Students have taken a major role in the 'Street Smart' campaign as have animal figurines.
Cindy Miller, Indiana University Director of Public Relations and Campus Initiatives, said simply saying, 'don't drink' does not work.
"We had certain campaigns that we thought would work until we tested them with our student audiences, and it just didn't resonate," said Miller.
The campaign is online, and it uses personified animal figurines to act out scenarios that college students may find themselves in. The characters even have their own Facebook and Twitter accounts.
A.J. O'Reilly, one of the student interns behind the campaign, showed Fox59 the animals.
"Ed the dog, Fred the cow, Hank the giraffe, and Mini the panda."
Students and IU's staff speak for the animals online. Besides drinking responsibly they are trying to encourage pedestrian and bike safety, mental health and safe sex.
"If we can help one person be more safe I think it's totally worth it," said O'Reilly.
O'Reilly helped create online videos of the animals that end with simple messages. Fox59 showed those videos to several students on campus who had varying reactions.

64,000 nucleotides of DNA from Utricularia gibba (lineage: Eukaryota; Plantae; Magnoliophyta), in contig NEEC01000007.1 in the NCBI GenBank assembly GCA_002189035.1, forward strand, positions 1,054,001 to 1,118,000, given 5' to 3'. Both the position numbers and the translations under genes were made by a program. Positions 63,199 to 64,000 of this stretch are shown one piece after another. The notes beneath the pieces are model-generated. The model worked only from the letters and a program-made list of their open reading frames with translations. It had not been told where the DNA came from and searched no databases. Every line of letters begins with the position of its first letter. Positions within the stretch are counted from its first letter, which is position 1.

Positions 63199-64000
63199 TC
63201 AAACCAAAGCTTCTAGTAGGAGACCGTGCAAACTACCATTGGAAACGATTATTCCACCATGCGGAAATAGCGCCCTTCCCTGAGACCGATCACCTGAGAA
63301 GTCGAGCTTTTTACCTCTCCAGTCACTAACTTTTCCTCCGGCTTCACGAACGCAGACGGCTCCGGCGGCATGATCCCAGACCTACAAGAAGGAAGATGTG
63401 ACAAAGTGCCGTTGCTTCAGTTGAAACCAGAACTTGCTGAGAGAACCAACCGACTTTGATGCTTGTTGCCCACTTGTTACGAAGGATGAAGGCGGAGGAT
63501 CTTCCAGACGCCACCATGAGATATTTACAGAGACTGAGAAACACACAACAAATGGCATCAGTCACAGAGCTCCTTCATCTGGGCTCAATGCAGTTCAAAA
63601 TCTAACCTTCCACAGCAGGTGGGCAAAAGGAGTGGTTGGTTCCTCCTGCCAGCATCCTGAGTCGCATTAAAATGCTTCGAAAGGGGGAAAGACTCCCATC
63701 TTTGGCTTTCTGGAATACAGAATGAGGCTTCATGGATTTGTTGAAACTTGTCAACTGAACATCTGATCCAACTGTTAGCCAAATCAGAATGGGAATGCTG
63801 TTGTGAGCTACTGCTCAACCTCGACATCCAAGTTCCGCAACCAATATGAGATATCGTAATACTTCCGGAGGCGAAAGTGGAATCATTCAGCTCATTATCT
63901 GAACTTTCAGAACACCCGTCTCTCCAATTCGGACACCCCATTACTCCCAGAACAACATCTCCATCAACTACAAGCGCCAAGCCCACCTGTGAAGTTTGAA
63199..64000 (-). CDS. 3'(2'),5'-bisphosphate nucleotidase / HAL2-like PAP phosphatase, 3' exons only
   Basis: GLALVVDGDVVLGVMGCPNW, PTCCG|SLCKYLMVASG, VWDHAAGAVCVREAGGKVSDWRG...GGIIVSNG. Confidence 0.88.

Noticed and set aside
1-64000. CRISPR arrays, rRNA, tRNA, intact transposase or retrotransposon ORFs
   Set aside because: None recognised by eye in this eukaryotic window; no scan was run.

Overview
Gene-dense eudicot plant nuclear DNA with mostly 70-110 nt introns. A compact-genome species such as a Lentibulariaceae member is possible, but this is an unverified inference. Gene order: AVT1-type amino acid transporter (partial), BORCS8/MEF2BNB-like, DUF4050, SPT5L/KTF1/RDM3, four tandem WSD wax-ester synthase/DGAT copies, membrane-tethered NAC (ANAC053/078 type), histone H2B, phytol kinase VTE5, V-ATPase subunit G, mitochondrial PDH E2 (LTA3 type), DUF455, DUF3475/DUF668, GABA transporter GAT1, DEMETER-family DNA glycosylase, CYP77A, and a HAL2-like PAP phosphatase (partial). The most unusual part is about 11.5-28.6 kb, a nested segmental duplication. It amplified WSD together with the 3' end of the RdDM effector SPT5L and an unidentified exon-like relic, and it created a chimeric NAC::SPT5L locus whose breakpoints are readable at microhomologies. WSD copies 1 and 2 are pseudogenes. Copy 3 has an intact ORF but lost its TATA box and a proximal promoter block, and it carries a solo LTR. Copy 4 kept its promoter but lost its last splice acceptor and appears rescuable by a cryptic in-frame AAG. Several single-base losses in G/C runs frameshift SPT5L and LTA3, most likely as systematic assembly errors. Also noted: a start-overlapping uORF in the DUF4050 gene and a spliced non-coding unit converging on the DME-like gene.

"I think it's a great idea. I think a lot of the problem is people don't know their limits and play into peer pressure a lot," said Josh Stanley, an IU Senior.
"I don't think it's a powerful way to reach students, but it's certainly an interesting approach," said Nicole Smolik, another student.
Travis Thickstun, a spokesperson with the Indiana State Excise Police also watched the videos. He said excise police have launched a new initiative in Bloomington, Muncie and Newcastle this month aimed at cracking down on underage drinking and over-consumption.
More than 250 tickets were handed out in Bloomington over the last three weeks as compared to the usual, which is several dozen a week.
"You put a lot of these efforts together and perhaps then, maybe, you can make an impact," said Thickstun.
The revamped campaign puts all of the resources for students on and off campus in one spot online.
"Some parents and some adults may think it's making light of safety situations, but what we're finding is this is really the way students want to be spoken to," said Miller.
The campaign's motto is, 'Play it safe, party animal. Take care, not risks. Keep the party alive. Join the conversation.'